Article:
4.3. Time frame for filing amendments

R. 80 EPC (former R. 57a EPC 1973) addresses purely substantive aspects of the proprietor's entitlement to amend his patent, and does not specify the point in time up to which amendment is allowed; here existing practice remains unchanged. This restriction of the right to amend is in line with the object and purpose of opposition proceedings, and does away with the need for a discretionary provision like R. 137(3) EPC (former R. 86(3) EPC 1973) (see Notice from the EPO dated 1.06.1995 concerning amendment of the EPC 1973, the Implementing Regulations and the Rules relating to Fees, OJ 1995, 409).

As already mentioned, the boards of appeal have derived, in particular from R. 79(1) EPC (former R. 57(1) EPC 1973), the principle that the proprietor has no right to have amendments admitted in any stage of opposition proceedings. At the discretion of the opposition division or the board of appeal, amendments can be refused if they are neither appropriate nor necessary. In particular, late-filed amendments can be refused if they are not a fair attempt to overcome an objection made. In general, the question whether an amendment is appropriate can only be answered on the basis of its content, i.e. after it has actually been submitted. To refuse any further amendment is only appropriate if it is evident after various unsuccessful amendments that the proprietor is not seriously trying to overcome the objections but is only delaying the proceedings (T 132/92).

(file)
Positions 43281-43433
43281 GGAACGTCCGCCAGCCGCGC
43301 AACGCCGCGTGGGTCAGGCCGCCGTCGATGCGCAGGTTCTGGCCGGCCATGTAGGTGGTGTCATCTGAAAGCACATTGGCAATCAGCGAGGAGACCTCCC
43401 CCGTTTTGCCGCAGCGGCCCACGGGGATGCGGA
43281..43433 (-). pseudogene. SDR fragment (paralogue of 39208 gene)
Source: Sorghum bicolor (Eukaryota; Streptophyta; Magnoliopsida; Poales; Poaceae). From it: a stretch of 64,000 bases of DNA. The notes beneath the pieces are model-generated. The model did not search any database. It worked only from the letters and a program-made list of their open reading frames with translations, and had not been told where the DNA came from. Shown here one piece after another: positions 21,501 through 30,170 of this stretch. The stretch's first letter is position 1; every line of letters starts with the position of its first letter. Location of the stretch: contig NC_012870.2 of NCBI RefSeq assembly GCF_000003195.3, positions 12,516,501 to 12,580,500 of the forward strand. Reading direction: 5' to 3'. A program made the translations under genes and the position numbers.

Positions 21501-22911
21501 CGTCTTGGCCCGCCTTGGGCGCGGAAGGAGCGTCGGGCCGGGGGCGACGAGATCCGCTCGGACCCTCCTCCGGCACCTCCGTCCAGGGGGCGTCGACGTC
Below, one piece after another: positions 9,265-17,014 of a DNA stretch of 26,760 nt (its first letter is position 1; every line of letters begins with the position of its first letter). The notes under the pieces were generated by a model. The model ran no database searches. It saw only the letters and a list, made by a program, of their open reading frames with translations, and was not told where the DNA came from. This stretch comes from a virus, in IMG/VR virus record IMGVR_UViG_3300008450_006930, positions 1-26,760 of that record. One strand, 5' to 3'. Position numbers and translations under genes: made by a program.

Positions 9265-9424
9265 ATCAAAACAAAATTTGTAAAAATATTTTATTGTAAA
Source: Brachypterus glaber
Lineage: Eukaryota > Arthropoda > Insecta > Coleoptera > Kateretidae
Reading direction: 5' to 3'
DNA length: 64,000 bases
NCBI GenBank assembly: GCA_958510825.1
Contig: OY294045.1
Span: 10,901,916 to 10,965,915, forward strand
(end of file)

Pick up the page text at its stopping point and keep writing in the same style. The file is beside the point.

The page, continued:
Claims filed late (i.e. just before or at the hearing) are subject to the same principles in opposition proceedings as in appeal proceedings. In T 648/96 the amendments requested in oral proceedings before the opposition division were simply a response to arguments put forward. The board said EPO deciding instances have a discretion to consider documents (including claims) filed in particular during oral proceedings, if they respond to the instance's or the opponent's objections, or are clearly grantable. Undesirable delays in the proceedings should, however, be avoided.

In T 382/97 the appellant (patentee) came up with three auxiliary requests only at the beginning of oral proceedings. The appellant tried to justify disregarding the time limit set by the opposition division under R. 116 EPC (former R. 71a EPC 1973) by citing R. 80 EPC (former R. 57a EPC 1973) which, it asserted, "was created as a lex specialis for amendments during opposition proceedings" and did not "specify the point in time up to which the amendment is allowed". Indeed, the board agreed that R. 57a EPC 1973 explicitly established the patent owner's right to amend its patent according to the criteria laid down in that rule. However, the board could not accept the appellant's argument that the absence of a time limit in R. 80 EPC entitled a patent proprietor to submit amendments to its patent at any time, i.e. also during oral proceedings, without good reason. In the board's judgment, R. 80 and 116 EPC together governed the procedural preconditions for amendments to a patent by its proprietor before the opposition division, which amendments of course had to comply with Art. 123(2) and (3) EPC: R. 80 EPC created the legal basis for amendment, and R. 116 EPC governed the deadline for doing so. The board emphasised in this connection that amendments not complying with a time limit set under R. 116 EPC might nevertheless be admissible if there were good reasons for their late submission. Finally, the board noted that the patent owner's right to amend its patent under R. 80 EPC did not equate to an automatic right to file additional auxiliary requests. Any amendment had to be carried out in the most expedient manner, which had to be established by the opposition division, taking into due account the interests of all parties.

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